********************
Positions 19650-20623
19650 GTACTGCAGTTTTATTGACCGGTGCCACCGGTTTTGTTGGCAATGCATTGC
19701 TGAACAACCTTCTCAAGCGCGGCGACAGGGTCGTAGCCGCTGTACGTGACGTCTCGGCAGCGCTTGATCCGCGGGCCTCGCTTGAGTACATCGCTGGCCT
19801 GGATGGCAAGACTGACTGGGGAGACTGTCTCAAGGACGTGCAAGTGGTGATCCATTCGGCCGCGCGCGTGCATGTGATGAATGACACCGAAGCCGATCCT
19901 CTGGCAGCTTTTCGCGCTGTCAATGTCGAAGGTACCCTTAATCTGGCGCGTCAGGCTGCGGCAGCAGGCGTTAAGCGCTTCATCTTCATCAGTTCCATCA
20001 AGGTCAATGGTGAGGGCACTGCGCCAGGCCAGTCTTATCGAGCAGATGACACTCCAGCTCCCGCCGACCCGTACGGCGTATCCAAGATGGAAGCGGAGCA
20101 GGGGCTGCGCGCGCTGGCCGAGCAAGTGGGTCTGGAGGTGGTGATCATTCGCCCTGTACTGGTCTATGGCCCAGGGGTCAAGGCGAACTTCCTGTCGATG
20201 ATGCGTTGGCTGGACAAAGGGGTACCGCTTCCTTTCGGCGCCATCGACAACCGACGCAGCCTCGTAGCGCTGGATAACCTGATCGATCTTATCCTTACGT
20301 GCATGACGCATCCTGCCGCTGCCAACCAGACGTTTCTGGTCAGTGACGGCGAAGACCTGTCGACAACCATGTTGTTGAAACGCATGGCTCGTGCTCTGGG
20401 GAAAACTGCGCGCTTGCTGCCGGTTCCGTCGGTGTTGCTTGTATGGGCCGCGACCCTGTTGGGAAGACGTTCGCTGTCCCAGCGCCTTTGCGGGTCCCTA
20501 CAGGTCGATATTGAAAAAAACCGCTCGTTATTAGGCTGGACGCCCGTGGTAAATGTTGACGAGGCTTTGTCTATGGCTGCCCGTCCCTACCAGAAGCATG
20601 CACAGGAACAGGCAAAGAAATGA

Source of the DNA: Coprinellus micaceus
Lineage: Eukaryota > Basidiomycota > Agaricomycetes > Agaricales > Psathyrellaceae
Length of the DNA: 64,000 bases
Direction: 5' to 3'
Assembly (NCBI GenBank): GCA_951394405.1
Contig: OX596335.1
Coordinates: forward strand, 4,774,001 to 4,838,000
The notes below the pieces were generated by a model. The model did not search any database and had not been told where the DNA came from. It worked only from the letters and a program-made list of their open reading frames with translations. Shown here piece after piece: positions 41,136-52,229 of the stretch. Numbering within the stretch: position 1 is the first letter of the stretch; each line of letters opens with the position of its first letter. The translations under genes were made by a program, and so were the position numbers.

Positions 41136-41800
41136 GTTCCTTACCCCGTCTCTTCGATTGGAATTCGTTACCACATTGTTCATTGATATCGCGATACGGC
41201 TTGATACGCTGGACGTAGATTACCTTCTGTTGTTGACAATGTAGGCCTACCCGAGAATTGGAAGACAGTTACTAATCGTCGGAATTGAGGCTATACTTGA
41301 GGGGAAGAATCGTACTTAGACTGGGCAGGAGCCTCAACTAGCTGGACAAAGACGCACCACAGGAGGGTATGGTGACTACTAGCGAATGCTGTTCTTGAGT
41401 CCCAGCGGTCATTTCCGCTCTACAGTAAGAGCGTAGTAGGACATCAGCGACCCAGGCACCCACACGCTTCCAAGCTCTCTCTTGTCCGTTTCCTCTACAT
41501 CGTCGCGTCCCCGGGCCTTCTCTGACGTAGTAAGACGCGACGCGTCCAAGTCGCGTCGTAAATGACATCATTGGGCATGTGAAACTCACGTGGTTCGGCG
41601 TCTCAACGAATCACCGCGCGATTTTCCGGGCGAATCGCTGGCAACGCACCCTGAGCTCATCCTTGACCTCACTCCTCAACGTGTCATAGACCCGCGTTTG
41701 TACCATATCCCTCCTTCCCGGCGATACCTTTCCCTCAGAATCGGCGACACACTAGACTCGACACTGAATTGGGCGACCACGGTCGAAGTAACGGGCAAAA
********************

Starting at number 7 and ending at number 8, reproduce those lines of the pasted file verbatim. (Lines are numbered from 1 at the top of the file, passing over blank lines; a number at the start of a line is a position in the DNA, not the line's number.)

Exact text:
20101 GGGGCTGCGCGCGCTGGCCGAGCAAGTGGGTCTGGAGGTGGTGATCATTCGCCCTGTACTGGTCTATGGCCCAGGGGTCAAGGCGAACTTCCTGTCGATG
20201 ATGCGTTGGCTGGACAAAGGGGTACCGCTTCCTTTCGGCGCCATCGACAACCGACGCAGCCTCGTAGCGCTGGATAACCTGATCGATCTTATCCTTACGT